In 2017 I was privileged enough to deliver a talk at UX Australia with my colleague Luke Watson. It was about our experience design work in IAG’s Digital Labs division.
We ended this talk by stressing the need for diversity in design teams.
“A team of designers, even exciting innovative designers — you can become homogenous in the same way that a “business” team can. It’s, I don’t think, any different. You just need to be aware.”
I don’t love “conference” as a format, although I have been to interesting ones before. The one that pops to mind is Transmedia Victoria, which was curated by the exciting brain of Christy Dena. The topic (transmedia narrative) was broad, the speakers were all very different and sparked off each other in a way I found fun.
The problem of a curated industry conference is that it ringfences, inviting some people in and leaving some people out. It works to define its industry, intentionally and not. It makes explicit divisions.
This is, to a large extent, unavoidable. Any time you create something, build a community, people feel left out. Our Squishface Studio is such a community; it’s part of the Australian comics scene. I see us as being open, welcoming, free as the breeze! You can’t define us, man!
But over time we’ve become an institution of sorts, sculpted by our personalities, by the things we choose to do, the people we choose to be with.
In that room at UX Australia — a huge ballroom, on a big stage, me wearing a headset mic, being photographed at a lectern, big screens— I felt weird.
This is not how I like to communicate with people. This is Me being Defined as an Expert on Something. Look! I’m in the program! I must know what I’m talking about!
We can call it a necessary charade, and we can treat it like the charade it is, but the charade is designed for a reason: as a marketing channel for the organisers and for the speakers.
I don’t mean this to sound nasty or bitter. I think most of us like being put on a pedestal for a bit! And we all need to “brand” ourselves nowadays to get and keep work. So we perpetuate a Standard Conference Format, with instagrammable activations and #hashtags and so on.
And, as at many conferences, the interesting discussion happens outside of the program. Which is why I’ve enjoyed the “unconference” format when I’ve been part of it.
Another thing I like about Transmedia Victoria is that (and this may not have been intentional) it happened exactly once. Maybe there was supposed to be another conference the following year? Maybe not? But it lives on in my head as a singular experience. A moment in time. It happened once because it only needed to happen once.
I know! I do too! But I have to confess my not-so-deep, dark secret.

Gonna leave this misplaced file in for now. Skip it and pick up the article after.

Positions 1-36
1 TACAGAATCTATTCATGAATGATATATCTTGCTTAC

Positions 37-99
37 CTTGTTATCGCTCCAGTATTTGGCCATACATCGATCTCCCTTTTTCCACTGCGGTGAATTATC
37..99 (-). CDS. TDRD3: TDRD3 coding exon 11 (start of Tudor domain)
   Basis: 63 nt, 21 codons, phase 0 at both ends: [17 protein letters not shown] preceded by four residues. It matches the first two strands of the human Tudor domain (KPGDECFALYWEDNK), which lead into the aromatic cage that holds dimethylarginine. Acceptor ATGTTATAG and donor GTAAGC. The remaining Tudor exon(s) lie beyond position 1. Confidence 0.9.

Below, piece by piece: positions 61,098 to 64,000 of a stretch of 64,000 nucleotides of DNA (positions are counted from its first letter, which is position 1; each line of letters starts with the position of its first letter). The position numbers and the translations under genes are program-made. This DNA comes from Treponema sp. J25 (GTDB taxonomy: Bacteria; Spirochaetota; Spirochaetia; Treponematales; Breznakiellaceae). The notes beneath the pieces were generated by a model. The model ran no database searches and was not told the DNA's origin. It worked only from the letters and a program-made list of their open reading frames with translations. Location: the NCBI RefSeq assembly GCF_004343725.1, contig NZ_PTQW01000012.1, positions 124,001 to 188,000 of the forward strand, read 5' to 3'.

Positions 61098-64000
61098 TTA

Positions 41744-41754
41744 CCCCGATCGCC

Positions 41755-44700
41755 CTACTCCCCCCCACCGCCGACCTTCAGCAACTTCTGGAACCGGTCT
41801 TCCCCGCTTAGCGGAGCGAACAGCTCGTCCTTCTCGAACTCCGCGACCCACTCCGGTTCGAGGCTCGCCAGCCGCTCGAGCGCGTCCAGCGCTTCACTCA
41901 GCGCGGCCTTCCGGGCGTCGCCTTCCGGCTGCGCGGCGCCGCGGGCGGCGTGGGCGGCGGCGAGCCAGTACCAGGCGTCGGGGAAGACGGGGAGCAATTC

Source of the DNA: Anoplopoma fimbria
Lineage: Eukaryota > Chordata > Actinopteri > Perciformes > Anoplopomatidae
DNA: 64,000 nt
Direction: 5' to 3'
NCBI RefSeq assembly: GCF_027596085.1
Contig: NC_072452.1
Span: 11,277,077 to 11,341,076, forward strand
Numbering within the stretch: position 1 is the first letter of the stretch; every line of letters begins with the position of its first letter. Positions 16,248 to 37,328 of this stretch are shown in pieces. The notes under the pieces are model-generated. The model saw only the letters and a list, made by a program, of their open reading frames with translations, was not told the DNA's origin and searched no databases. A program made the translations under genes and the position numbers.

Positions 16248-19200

I get more jazzed listening to people who aren’t designers.
People can argue with me on this (and may win), but I see my industry — service design/experience design/human-centred design — as a bower-bird’s collection of theories, tools and ethical considerations pilfered from other, more established disciplines.
And this is a good thing! We should make use of all those things when we’re trying to solve problems.
But I’m tired of listening to designers tell me about ethics, anthropology, diplomacy, facilitation and communication. I want to hear about those things from philosophers, anthropologists, political operatives, military, athletes, poets, writers and artists instead.
So I started thinking about organising xDiscipline (“cross-discipline”).
A friend used the term “emergent” to describe what we’re planning, so I will, too. I think that means “we will not lock the schedule down so tightly that new ideas and discussions can’t influence what we do on the day”.
That doesn’t mean it won’t be planned, though. We’ll:
- create a strong but flexible structure of facilitated (but not heavily directed) discussions and activities,
- give everyone the chance to meet and work with our invited guests, and
- direct everyone’s ideas and thoughts onto paper/whiteboard/post-its — so that it can be collected up, analysed and fed back to the participants post-conference.
I would imagine we’ll deal with topics like ethics, leadership, communication, diversity and structural inequity. But who knows?
Did I say “invited guests? Yes. Because we need sharpening stones to grind our brain-tools. These guests are very, very sharp. I’m SUPER excited to be getting into a room with Dr. Steven Curry, Tanja Kovac and Geoff Paine.
Ultimately I decided not to call xDiscipline a “design” conference, because it could seem exclusive. “Designers” design things, whereas everybody has an interest in solving problems.
I’m sure I’m reinventing the wheel to a degree, but since I don’t go to a lot of conferences and design events I’m not sure exactly how new/different this is as a concept.
Have you been to a great, challenging event? What did they do there? Tell me about it in the comments.